Soner Cagaptay is the Beyer Family fellow and director of the Turkish Research Program at The Washington Institute.
Articles & Testimony
The Turkish people are responsible for the health of their own democracy, but it's high time the EU accepted its share of political and economic blame for encouraging Erdogan's most illiberal instincts.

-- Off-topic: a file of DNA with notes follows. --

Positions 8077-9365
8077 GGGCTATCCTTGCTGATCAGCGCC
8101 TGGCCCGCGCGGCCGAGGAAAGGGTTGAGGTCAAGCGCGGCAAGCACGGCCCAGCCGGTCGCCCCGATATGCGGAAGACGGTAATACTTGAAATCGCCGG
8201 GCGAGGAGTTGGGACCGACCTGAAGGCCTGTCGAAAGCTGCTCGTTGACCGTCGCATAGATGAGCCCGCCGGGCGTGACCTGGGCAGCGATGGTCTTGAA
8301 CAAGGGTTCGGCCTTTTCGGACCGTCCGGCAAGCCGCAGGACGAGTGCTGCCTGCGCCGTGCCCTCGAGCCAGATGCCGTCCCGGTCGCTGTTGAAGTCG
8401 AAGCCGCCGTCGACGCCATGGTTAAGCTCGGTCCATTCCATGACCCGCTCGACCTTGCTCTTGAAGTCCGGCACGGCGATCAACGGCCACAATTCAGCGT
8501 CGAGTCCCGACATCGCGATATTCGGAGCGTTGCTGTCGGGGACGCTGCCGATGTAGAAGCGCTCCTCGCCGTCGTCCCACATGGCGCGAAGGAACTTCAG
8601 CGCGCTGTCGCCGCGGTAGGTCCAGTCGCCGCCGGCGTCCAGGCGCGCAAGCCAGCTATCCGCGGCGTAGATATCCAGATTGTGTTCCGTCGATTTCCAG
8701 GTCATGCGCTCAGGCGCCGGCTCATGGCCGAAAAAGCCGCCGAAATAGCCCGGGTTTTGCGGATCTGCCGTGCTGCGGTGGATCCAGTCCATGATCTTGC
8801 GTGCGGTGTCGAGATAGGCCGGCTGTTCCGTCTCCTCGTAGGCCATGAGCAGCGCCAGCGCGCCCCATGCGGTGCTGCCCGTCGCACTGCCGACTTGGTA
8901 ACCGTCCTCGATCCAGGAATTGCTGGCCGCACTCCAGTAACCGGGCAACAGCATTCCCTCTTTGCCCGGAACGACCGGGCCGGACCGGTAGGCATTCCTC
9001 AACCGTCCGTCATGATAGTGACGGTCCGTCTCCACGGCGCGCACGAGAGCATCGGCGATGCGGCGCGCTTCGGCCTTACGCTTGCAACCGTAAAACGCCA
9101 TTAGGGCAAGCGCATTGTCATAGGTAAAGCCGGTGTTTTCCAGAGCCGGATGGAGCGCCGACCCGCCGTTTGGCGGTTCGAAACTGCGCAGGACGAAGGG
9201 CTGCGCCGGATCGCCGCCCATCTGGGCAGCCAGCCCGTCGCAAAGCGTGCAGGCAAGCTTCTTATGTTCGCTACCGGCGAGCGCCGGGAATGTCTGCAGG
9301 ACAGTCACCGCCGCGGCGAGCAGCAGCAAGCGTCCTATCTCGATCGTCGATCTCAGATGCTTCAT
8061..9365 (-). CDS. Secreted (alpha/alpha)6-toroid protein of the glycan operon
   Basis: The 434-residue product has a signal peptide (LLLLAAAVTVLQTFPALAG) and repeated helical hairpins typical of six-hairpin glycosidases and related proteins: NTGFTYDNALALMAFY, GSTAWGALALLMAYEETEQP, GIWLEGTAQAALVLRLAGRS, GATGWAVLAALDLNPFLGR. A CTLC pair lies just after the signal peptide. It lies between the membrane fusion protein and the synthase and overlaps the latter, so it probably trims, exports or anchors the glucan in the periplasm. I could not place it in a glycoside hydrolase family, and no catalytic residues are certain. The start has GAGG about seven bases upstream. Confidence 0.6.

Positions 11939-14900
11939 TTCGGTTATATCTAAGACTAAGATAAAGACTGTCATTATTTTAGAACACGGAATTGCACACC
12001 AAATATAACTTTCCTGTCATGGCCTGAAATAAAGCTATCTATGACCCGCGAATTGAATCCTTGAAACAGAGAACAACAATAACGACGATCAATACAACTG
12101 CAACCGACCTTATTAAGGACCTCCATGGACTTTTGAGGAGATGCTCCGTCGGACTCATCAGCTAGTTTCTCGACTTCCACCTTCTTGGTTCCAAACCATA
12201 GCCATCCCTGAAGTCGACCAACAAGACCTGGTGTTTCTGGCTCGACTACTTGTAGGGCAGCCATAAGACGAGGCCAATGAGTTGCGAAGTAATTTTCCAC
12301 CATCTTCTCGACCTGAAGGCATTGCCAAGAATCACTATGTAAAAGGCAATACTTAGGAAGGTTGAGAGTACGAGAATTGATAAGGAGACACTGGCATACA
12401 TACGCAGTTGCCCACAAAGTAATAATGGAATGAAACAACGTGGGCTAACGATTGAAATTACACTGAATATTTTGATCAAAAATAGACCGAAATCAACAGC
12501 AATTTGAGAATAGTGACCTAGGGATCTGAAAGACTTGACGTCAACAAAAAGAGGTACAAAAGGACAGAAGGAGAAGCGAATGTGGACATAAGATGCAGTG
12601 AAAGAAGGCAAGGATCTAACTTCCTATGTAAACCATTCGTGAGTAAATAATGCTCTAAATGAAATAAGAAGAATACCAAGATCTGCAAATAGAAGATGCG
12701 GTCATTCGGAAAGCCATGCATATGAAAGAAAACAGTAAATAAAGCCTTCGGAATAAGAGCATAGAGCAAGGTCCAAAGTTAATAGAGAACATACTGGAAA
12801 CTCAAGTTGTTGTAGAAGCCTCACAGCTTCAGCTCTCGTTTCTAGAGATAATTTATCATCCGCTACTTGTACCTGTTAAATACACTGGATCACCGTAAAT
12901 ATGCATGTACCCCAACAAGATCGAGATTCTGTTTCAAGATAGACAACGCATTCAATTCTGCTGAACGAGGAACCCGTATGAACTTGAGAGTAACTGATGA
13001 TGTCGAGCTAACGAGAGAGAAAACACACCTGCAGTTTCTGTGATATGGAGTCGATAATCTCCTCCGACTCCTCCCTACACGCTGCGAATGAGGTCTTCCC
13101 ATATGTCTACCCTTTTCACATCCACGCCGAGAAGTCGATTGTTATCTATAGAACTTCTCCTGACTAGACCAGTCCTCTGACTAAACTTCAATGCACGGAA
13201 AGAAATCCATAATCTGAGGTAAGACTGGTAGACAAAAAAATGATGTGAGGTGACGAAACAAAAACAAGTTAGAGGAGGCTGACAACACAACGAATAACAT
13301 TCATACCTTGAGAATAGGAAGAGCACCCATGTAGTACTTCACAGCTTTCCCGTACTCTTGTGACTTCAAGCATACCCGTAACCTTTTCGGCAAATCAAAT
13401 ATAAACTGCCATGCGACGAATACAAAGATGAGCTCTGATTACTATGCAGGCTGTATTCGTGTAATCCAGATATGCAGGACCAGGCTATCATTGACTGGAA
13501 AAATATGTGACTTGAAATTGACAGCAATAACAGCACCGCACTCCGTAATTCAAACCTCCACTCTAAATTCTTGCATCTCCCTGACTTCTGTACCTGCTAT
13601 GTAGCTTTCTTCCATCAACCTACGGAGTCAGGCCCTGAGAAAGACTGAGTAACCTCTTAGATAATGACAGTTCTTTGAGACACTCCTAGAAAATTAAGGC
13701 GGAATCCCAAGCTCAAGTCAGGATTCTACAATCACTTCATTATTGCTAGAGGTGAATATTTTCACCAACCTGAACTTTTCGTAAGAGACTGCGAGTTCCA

A clumsy European Union has repeatedly gotten its policy toward Turkey wrong, often inadvertently helping President Erdogan at key points during his rise. Mr. Erdogan may now be eyeing snap elections, putting Europe in a bind. Brussels would be forced to look the other way as the new sultan bulldozes his way to victory in the polls. When Mr. Erdogan's Justice and Development Party came to power in 2002, the EU failed to grasp the nature of the party's limited mandate. Turkey's high election threshold bars parties earning less than 10% of the national vote from Parliament and distributes their seats to larger parties. By winning a little more than a third of the popular vote, the AKP received two-thirds of the seats. In subsequent elections, even with strong economic growth, the AKP has never received more than 50% of the vote. But the EU has consistently failed to engage and empower Mr. Erdogan's opposition, which comprises roughly half the population and includes liberal, leftist and secular Turks...